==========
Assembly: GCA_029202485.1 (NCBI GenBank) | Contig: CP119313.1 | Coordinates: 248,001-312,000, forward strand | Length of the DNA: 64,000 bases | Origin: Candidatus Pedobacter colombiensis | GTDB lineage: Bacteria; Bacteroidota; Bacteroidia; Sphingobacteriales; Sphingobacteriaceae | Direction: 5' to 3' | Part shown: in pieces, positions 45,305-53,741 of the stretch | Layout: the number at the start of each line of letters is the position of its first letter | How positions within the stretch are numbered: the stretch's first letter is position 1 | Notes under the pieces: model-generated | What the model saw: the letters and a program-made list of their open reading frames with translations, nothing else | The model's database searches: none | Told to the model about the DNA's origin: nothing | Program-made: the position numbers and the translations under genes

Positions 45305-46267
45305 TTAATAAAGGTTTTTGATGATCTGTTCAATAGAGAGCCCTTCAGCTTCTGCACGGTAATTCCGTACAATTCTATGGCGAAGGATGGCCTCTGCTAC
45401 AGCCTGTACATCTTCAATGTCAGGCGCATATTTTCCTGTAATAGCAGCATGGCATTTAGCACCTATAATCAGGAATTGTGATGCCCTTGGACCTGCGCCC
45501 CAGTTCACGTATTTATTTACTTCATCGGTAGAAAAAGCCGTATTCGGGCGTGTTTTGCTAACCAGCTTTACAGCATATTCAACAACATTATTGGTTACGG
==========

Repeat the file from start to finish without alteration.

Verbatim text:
Assembly: GCA_029202485.1 (NCBI GenBank) | Contig: CP119313.1 | Coordinates: 248,001-312,000, forward strand | Length of the DNA: 64,000 bases | Origin: Candidatus Pedobacter colombiensis | GTDB lineage: Bacteria; Bacteroidota; Bacteroidia; Sphingobacteriales; Sphingobacteriaceae | Direction: 5' to 3' | Part shown: in pieces, positions 45,305-53,741 of the stretch | Layout: the number at the start of each line of letters is the position of its first letter | How positions within the stretch are numbered: the stretch's first letter is position 1 | Notes under the pieces: model-generated | What the model saw: the letters and a program-made list of their open reading frames with translations, nothing else | The model's database searches: none | Told to the model about the DNA's origin: nothing | Program-made: the position numbers and the translations under genes

Positions 45305-46267
45305 TTAATAAAGGTTTTTGATGATCTGTTCAATAGAGAGCCCTTCAGCTTCTGCACGGTAATTCCGTACAATTCTATGGCGAAGGATGGCCTCTGCTAC
45401 AGCCTGTACATCTTCAATGTCAGGCGCATATTTTCCTGTAATAGCAGCATGGCATTTAGCACCTATAATCAGGAATTGTGATGCCCTTGGACCTGCGCCC
45501 CAGTTCACGTATTTATTTACTTCATCGGTAGAAAAAGCCGTATTCGGGCGTGTTTTGCTAACCAGCTTTACAGCATATTCAACAACATTATTGGTTACGG